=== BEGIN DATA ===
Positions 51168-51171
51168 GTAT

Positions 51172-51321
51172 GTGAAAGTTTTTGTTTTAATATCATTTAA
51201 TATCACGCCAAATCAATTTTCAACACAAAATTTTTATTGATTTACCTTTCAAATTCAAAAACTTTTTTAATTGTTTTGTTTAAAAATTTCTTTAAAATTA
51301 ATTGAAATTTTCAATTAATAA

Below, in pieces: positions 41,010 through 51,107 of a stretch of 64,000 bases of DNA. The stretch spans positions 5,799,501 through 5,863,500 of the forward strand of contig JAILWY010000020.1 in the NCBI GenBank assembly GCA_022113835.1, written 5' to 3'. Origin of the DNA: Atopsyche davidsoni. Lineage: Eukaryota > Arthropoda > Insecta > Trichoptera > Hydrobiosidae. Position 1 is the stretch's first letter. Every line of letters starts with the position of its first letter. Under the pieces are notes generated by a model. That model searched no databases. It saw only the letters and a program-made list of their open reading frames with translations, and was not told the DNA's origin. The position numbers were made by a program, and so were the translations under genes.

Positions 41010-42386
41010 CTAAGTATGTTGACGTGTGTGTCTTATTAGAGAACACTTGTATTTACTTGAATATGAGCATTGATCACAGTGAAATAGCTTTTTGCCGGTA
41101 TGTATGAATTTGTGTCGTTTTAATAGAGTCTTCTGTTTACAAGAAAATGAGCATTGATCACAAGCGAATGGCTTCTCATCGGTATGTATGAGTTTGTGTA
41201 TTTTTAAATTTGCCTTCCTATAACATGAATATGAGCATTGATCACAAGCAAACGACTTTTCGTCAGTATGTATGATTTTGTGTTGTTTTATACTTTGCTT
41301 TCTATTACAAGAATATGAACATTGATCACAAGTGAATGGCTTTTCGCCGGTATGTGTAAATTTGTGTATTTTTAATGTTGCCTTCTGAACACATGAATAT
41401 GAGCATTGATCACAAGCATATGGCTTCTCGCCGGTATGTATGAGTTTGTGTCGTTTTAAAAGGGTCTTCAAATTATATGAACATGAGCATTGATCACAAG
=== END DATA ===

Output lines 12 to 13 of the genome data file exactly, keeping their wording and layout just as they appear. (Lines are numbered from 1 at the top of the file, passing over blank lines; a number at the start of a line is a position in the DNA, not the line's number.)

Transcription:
41301 TCTATTACAAGAATATGAACATTGATCACAAGTGAATGGCTTTTCGCCGGTATGTGTAAATTTGTGTATTTTTAATGTTGCCTTCTGAACACATGAATAT
41401 GAGCATTGATCACAAGCATATGGCTTCTCGCCGGTATGTATGAGTTTGTGTCGTTTTAAAAGGGTCTTCAAATTATATGAACATGAGCATTGATCACAAG